Captain America: Civil War

"I could do this all day."

'Cause, baby, now we got bad blood. You know it used to be mad love. So take a look what you've done. 'Cause, baby, now we got bad blood. Hey!

Building on the events of both The Winter Soldier and Age of Ultron, Captain America: Civil War asks some pretty big questions about the Avengers’ place in the world as the team is forced to confront the consequences of their actions. The Russo Brothers, returning to direct after blowing us all away with their sequel to The First Avenger, have delivered a superhero blockbuster that manages to be exciting, thought provoking and heartbreaking all at the same time. It doesn't quite top The Winter Soldier as Marvel's best movie, but it comes bloody close.

The crossover series that partially inspired this movie is not one I'm particularly fond of. It was an interesting idea that was poorly executed by a creative team more interested in seeing heroes fighting each other than providing a convincing rationale for why they were even fighting in the first place. Thankfully, this film shares very little with that comic besides the basic premise (heroes fracturing into opposing factions after being forced to accept government oversight) and the central image of Captain America and Iron Man beating the living shit out of each other.

The script, by Winter Soldier writers Christopher Markus and Stephen McFeely, manages to fix a lot of what was wrong with Mark Miller's original comic. Steven and Tony don’t suddenly turn into completely unrecognisable characters (both jerks) to further fan the flames of conflict. Said conflict is also allowed to develop more naturally, partly because the source of the fighting is not the team’s ideological differences regarding the Superhuman Registration Act Sokovia Accords, but Steve’s unwavering defence of Bucky, his childhood friend turned HYDRA assassin.

Putting Bucky at the centre of events makes this fight more personal than a disagreement over political oversight. It is not hard to understand why Steve is so protective of the former Winter Soldier. Not only is Bucky like a brother to him, he is also the last link Steve has to his old life, the life he lost when he went into the ice. Bucky is the only one who can really relate to Steve’s experience, the only one who can really understand what he’s been through. As such, Steve will do anything to protect Bucky, even if it means having to break the law and fight his new friends.


As this is Cap's film you would expect it to be completely sympathetic to his point of view and depict Tony as a villain. That's what happened in the comic, but that isn't what happens here. If anything, Tony is more sympathetic than Steve. Tony sees signing up as a way to make amends for creating Ultron and help the team win back the public trust they lost because of his actions. He understands that the Avengers cannot protect a world that sees them as being no different from the monsters they fight. Better they willingly agree to the Sokovia Accords now before they are forcefully subjugated by something far worse later.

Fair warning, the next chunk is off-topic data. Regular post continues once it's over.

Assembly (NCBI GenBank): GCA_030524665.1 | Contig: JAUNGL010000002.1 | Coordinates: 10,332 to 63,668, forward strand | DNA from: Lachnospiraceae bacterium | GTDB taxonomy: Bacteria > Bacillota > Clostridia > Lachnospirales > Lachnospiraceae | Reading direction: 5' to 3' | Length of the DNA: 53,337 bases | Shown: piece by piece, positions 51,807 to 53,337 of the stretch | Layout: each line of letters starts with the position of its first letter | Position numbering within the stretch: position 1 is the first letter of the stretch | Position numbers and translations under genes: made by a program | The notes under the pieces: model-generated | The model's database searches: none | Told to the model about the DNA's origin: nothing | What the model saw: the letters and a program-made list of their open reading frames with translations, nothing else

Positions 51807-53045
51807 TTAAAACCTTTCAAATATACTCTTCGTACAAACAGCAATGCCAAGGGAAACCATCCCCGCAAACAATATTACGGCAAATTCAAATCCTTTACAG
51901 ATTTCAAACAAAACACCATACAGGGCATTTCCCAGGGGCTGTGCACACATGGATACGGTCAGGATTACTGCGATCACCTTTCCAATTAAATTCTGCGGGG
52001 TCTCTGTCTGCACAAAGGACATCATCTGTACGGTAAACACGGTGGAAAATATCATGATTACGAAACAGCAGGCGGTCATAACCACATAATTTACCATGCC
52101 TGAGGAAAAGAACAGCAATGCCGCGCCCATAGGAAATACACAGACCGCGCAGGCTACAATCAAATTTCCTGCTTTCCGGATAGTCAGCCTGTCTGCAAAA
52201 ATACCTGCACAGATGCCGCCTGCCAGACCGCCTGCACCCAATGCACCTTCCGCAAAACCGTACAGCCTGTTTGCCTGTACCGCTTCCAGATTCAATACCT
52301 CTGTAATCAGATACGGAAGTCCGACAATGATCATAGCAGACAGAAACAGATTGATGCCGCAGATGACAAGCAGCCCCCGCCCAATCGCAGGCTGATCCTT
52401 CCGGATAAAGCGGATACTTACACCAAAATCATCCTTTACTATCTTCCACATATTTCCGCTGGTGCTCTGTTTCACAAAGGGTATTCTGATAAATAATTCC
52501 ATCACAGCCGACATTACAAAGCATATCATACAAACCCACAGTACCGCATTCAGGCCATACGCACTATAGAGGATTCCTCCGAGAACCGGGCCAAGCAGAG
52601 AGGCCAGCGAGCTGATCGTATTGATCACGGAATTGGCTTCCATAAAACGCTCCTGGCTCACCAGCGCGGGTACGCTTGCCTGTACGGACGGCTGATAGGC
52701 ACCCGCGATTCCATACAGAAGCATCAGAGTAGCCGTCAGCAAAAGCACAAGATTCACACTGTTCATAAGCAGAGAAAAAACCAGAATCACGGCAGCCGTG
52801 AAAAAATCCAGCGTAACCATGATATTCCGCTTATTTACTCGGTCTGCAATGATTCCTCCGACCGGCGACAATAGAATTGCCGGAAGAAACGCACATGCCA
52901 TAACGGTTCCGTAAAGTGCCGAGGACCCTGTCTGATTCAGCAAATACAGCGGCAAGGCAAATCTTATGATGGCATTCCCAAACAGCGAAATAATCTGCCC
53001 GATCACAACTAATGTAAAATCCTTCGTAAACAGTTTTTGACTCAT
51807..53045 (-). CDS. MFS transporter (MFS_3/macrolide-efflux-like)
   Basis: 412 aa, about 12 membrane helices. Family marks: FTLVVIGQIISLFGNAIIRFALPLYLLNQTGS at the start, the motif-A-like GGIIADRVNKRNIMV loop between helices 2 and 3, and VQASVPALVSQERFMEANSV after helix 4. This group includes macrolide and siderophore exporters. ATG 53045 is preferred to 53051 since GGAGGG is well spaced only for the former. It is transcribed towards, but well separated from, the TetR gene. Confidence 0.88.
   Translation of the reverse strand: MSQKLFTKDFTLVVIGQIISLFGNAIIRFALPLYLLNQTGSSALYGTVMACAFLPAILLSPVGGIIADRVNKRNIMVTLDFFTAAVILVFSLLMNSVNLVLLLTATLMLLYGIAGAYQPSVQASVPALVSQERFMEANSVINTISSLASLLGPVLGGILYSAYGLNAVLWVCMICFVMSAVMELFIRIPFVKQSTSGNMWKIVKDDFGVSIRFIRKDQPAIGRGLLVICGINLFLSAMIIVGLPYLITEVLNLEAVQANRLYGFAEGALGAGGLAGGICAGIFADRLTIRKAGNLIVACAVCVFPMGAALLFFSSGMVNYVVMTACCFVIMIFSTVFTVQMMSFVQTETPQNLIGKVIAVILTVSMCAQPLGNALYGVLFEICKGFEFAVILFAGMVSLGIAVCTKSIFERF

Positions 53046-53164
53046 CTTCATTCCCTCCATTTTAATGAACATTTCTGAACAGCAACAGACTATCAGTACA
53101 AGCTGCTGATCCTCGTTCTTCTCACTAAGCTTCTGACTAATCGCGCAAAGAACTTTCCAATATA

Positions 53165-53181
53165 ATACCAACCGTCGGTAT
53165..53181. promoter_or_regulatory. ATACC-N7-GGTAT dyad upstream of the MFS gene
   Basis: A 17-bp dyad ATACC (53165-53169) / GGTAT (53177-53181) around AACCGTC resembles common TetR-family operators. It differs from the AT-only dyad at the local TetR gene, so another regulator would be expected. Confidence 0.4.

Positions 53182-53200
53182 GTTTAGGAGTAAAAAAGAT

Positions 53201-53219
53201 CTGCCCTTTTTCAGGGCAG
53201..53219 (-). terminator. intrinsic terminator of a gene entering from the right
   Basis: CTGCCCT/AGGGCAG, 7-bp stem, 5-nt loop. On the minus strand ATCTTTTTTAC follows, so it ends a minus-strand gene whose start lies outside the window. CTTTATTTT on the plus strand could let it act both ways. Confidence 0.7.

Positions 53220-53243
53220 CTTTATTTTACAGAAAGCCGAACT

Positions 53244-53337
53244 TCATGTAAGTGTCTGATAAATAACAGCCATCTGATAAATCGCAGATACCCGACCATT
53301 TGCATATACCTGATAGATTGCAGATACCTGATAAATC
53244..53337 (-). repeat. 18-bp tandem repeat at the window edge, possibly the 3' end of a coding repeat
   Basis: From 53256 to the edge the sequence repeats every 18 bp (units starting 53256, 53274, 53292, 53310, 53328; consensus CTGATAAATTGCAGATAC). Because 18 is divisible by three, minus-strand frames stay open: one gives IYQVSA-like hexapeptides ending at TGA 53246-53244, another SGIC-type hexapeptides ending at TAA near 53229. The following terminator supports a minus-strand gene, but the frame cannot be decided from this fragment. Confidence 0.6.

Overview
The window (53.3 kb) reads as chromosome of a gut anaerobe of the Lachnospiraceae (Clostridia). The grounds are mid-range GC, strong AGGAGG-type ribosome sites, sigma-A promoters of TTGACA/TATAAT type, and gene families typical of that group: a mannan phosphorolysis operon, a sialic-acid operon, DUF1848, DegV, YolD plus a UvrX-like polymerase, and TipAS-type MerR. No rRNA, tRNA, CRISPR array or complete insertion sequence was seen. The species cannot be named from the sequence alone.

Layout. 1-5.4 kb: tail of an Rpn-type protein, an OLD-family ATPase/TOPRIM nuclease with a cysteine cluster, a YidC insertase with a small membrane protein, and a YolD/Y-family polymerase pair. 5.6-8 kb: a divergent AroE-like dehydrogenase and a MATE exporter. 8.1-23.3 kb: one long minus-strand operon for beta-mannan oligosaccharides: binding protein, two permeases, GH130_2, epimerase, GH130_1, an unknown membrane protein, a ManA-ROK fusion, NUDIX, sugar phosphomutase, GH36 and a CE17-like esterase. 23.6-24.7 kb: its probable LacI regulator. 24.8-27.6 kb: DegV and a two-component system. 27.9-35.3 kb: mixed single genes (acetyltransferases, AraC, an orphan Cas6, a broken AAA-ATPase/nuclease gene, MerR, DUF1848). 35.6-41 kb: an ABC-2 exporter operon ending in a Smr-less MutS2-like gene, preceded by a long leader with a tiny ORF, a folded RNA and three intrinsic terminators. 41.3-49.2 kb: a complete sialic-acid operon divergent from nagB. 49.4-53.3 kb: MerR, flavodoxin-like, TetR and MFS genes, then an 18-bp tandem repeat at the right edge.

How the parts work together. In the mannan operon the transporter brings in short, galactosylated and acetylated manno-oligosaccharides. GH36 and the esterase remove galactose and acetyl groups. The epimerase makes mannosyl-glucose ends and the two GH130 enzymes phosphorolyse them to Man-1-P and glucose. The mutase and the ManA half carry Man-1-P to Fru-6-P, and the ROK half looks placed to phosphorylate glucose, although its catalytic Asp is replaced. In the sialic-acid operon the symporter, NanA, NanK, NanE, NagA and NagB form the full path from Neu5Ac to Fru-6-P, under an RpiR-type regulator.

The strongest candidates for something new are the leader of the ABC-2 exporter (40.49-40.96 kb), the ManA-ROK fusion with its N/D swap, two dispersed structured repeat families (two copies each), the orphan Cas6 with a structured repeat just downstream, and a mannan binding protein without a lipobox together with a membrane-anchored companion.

As the duelling heroes, Chris Evans and Robert Downey Jr. have never been better, with RDJ delivering what is quite possibly his best ever performance to date as Tony Stark. With so much focus on Steve and Tony’s disintegrating friendship, the rest of the cast are left to scramble for what precious screentime they can get their hands on. Chadwick Boseman fares best as Black Panther while Tom Holland makes a good first impressions as the new Spider-Man, although I can't help but feel that his presence here is a little shoe-d in. Of the returning favourites, Elizabeth Olsen and Paul Bettany are given a few cute scenes as Wanda and the Vision start to bond, but Anthony Mackie and Scarlett Johansson are shockingly underused. Falcon is relegated to standard sidekick duties, while Natasha's motives for signing up with Team Iron Man are never explored in depth.

But what of the film's bad guy? Well, you'd be forgiven for thinking there wasn't one, what with Daniel Brühl's almost complete absence from any promotional material. Which is a shame, because his Zemo is the best Marvel movie villain since Loki. Not only does he have a understandable motivation for his actions, his scheme actually makes sense. Admittedly, it requires more than few contrivances for it to work, like all evil schemes, but it still makes a lot more sense than "I want to plunge the universe into darkness because why not?".


Notes and Quotes

--The big airport battle between teams Cap and Iron Man is as spectacular as you'd expect from a Marvel Studios film, but it's the final, soul crushing fight between Steve, Bucky and Tony that will probably stay with you.

--The technology to make actors look decades younger has come a long way since the dark days of X-Men: The Last Stand, but it is still far from perfect. You'll see what I mean.

--Jeremy Renner gets even less to do in this than he did in the first Avengers movie.